21. The ultrasound assembly of claim 14, further comprising a low acoustic impedance horn positioned distal to the ultrasound radiating member, the low acoustic impedance horn having a blunt-tip configuration.
22. The ultrasound assembly of claim 14, further comprising a low acoustic impedance horn positioned distal to the ultrasound radiating member, the low acoustic impedance horn having a pointed-tip configuration.
23. The ultrasound assembly of claim 14, wherein the ultrasound radiating member has a cylindrical cross-section with a cross-sectional area that is greater than cross-sectional area of the elongate member.
24. The ultrasound assembly of claim 14, wherein the ultrasound radiating member has a rectangular configuration.
25. The ultrasound assembly of claim 14, wherein the ultrasound radiating member and the elongate member have a continuous utility lumen passing therethrough.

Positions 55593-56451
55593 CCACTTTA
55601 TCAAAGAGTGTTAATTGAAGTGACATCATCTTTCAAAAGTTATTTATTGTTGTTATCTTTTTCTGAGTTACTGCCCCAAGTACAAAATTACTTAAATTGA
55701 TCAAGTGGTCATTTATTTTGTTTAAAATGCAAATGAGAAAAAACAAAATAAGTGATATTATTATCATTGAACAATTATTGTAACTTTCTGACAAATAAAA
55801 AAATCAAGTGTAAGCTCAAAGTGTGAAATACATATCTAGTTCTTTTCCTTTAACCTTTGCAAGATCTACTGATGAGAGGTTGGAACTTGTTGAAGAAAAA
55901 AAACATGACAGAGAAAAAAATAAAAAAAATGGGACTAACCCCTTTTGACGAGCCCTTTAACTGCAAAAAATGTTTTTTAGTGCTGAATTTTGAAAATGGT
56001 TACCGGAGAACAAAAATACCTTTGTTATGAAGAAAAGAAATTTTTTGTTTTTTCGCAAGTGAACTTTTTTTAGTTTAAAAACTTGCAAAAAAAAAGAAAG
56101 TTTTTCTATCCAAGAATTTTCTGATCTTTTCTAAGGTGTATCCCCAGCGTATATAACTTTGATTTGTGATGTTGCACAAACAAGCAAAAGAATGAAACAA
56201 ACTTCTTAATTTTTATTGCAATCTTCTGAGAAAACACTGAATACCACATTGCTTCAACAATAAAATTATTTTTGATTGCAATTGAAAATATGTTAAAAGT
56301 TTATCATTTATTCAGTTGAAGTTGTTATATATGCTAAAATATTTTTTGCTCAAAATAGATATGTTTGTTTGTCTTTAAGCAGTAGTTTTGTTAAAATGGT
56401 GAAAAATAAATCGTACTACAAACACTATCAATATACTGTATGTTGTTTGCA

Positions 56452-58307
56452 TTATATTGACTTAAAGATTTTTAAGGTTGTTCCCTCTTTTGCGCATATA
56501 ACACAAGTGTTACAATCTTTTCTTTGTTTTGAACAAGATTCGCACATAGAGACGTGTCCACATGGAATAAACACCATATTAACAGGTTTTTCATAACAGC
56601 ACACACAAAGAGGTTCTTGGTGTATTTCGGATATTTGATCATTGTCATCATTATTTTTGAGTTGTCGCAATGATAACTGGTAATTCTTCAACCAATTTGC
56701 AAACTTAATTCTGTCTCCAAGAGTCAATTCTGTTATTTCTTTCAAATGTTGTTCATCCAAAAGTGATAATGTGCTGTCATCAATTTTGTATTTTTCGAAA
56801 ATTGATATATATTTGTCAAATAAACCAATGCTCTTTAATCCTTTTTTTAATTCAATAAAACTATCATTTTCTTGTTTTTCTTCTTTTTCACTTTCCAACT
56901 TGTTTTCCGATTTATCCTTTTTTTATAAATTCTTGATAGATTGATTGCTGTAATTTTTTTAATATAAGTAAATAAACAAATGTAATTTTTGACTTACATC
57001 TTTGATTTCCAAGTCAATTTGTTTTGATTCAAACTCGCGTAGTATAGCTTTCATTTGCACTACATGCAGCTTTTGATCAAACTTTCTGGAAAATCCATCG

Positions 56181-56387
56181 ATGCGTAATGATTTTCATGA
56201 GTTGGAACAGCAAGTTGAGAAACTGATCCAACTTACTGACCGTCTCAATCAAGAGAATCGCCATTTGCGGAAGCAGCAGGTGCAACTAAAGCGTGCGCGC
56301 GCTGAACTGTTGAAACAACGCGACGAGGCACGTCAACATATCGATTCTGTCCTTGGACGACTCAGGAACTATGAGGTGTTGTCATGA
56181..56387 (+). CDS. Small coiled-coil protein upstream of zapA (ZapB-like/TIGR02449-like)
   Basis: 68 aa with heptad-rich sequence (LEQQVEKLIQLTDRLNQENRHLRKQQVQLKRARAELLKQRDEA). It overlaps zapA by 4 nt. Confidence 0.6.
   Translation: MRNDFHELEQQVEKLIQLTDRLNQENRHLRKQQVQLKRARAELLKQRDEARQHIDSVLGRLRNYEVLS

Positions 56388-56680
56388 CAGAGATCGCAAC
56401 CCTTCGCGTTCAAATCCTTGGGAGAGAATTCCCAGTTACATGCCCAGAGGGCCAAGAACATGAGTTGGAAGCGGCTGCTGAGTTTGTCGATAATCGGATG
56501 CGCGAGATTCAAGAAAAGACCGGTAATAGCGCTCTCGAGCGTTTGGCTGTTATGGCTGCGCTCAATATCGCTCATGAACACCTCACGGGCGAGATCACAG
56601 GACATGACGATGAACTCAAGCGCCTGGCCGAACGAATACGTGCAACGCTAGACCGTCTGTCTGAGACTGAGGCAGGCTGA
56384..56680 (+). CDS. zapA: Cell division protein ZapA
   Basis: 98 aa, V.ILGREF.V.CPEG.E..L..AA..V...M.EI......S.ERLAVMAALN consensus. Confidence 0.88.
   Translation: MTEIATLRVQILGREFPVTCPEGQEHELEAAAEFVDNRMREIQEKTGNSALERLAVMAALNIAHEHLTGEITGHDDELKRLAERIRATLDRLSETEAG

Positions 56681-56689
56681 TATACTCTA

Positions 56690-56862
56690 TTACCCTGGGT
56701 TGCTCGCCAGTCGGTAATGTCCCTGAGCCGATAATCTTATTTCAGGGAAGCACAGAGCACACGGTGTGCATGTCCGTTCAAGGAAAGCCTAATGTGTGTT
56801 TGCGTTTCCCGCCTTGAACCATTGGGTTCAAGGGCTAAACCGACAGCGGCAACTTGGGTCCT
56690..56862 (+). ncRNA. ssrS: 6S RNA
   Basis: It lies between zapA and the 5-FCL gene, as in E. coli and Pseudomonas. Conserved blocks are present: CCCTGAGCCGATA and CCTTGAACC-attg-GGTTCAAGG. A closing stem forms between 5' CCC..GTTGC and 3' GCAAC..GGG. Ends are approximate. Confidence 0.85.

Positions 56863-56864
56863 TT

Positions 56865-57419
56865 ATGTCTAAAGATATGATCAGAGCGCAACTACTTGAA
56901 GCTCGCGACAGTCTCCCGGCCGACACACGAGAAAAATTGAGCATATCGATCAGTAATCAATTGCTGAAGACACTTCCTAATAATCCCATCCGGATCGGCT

26. The ultrasound assembly of claim 14, further comprising an electrically conductive portion configured to allow a voltage difference to be applied to the ultrasound radiating member.
Description
PRIORITY APPLICATION

This application claims the benefit of U.S. Provisional Application 60/438,141, filed 3 Jan. 2003. This priority application is hereby incorporated by reference herein in its entirety.

FIELD OF THE INVENTION

The present invention relates generally to ultrasonic catheters, and more specifically to ultrasonic catheters configured to deliver ultrasonic energy and a therapeutic compound to a treatment site.

BACKGROUND OF THE INVENTION